The Count of Monte Cristo

countOne of my students just read The Count of Monte Cristo last year and has been on my case about reading it.  I couldn’t help chuckling when the Cannonball Book Club decided to read it.  It’s like karma’s trying to tell me something!  While I knew that this was going to be a long read, I was looking forward to it.  I’ve seen Wishbone’s and Jim Caviezel’s versions of The Count so I knew the basic plot of the novel.  I didn’t know how the ending is waaaaay different than the movie versions.

This read was quite the experience. One of the longest books I’ve read, there were moments I thought I’d give up. I’m glad I didn’t not just for the bragging rights of having read it, but for the vast landscape the book presents. I haven’t read much of French literature and the post-Napoleonic era is intriguing. I enjoyed a look at the French culture of the era.  I’m more familiar of the British culture at this era, so it was a good contrast.  I have to admit I think the French were a lot more interesting.

The base plot of the novel is very Dickensian, a dash of Agatha Christie thrown in, spiced with Shakespearean drama. There were moments I couldn’t wait to find out what the resolution would be and other moments I needed all the drama to stop. For example, why does each character threaten to kill his or her self whenever the going gets rough? It seems like they all feel like that’s a respectable out.

The Great Divorce

I thought I had read or knew about C.S. Lewis’s works, but The Great Divorce slipped my notice until one of my co workers mentioned it.  I’ll be honest and admit that I’ve avoided Lewis’s non-fiction work.  Granted, I typically don’t a lot of non-fiction to begin with, but I prefer Lewis’s fictional works. As luck would have it, The Great Divorce is a fictional piece although it reads like non-fiction.  This combination makes it an interesting read, nothing like I’ve read before.  There was a lot to think about, but because it was short, all of the ideas weren’t overwhelming.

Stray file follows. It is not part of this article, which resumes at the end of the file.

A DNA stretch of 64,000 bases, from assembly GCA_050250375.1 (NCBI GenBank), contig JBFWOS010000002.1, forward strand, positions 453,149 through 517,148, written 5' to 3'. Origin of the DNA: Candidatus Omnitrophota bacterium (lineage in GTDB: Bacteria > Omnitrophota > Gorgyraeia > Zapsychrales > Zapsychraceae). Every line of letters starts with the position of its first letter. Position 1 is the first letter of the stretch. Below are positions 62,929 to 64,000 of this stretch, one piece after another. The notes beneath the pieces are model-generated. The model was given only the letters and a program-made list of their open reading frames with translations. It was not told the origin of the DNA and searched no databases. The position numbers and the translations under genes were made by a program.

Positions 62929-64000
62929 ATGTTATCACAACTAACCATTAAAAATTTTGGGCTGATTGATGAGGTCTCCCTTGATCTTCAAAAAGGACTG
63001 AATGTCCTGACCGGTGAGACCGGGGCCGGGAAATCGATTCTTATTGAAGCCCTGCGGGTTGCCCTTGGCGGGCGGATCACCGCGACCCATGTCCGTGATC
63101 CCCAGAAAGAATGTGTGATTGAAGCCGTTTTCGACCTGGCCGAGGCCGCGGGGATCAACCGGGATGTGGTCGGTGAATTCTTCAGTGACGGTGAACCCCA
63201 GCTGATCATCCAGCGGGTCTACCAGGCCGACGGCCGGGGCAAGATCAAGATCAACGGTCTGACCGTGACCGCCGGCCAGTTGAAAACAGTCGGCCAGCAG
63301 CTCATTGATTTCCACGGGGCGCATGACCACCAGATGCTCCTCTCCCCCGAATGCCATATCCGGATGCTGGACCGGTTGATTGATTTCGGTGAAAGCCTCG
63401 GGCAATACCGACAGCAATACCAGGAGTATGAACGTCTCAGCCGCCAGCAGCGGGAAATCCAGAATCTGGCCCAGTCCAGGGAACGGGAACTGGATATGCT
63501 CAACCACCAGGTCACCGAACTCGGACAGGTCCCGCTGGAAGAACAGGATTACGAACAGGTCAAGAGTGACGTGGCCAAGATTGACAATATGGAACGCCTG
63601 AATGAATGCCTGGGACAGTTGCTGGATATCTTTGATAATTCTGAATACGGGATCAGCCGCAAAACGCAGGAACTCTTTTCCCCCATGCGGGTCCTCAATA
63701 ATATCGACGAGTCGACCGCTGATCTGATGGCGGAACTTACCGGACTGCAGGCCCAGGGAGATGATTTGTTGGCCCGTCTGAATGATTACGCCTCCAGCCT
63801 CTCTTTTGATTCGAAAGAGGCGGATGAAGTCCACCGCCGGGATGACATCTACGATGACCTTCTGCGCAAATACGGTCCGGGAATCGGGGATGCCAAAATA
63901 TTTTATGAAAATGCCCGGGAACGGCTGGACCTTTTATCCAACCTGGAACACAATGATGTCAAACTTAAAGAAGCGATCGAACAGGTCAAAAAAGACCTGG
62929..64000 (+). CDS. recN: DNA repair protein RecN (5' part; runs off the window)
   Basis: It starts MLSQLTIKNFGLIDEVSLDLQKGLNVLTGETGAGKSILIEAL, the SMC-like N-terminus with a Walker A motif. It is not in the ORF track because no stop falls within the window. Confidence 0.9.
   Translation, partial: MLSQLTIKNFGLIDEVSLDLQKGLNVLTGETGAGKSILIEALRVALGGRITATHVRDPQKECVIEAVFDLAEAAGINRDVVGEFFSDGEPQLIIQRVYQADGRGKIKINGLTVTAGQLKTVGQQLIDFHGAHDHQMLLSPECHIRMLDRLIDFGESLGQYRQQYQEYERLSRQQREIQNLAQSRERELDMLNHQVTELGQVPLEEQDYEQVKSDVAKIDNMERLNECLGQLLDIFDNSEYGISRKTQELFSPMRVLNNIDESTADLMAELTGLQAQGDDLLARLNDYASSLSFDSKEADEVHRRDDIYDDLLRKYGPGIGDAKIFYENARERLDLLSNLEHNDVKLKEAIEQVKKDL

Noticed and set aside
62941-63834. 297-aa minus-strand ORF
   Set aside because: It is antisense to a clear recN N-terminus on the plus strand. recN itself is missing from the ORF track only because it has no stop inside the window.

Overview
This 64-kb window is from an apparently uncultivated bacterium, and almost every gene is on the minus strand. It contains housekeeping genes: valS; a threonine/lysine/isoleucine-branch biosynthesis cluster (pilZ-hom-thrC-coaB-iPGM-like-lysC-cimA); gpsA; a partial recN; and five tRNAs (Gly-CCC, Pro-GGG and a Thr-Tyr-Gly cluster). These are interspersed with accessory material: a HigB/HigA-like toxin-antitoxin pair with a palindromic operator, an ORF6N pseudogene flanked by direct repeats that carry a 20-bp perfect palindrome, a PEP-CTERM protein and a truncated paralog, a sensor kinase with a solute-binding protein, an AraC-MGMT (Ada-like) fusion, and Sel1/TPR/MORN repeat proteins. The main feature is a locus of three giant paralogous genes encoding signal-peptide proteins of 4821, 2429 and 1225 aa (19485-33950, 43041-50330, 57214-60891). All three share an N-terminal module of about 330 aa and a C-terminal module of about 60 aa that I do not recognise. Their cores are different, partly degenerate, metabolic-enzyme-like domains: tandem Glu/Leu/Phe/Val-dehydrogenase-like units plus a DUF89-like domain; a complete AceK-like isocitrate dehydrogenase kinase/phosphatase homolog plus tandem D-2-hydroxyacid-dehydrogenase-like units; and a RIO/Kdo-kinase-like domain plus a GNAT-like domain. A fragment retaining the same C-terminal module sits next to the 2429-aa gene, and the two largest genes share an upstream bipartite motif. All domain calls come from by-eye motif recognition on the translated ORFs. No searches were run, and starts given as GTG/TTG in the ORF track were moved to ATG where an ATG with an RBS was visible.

divorceImagining what it would be like to visit heaven and hell, Lewis gives us a glimpse into heaven as seen by visiting residents of hell. The book opens with a narrator (we’re never given a name) waiting in line at a bus stop for a bus to take the residents of “hell” to visit heaven for the afternoon.  The idea is that if the visitors decide to and are prepared to live a life in heaven, they can stay.

Throughout the short novella, there’s several vignette’s of different types of people you and I have met here on Earth. It’s almost a way of showing why some people, who appear “good” may not make it into heaven. Mostly it’s because they’re selfish in different ways. This book functions better as a discussion piece to be read in small segments than it does in one sitting. I’m glad I read it because it gave me a lot to think on. The ending, however, leaves a lot to be desired.

Black Panther: A Nation Under Our Feet, Book 1

Since “Captain American: Civil War” I’ve been intrigued by the Black Panther Character.  I like that there’s a character who’s not supernatural (Captain America, Thor, Spiderman, etc.), but has skills similar to Black Widow and Hawkeye, which are my favorite types of super heroes.  It’s about time that a person of color is going to be featured as a superhero and not just as Iron Man’s sidekick.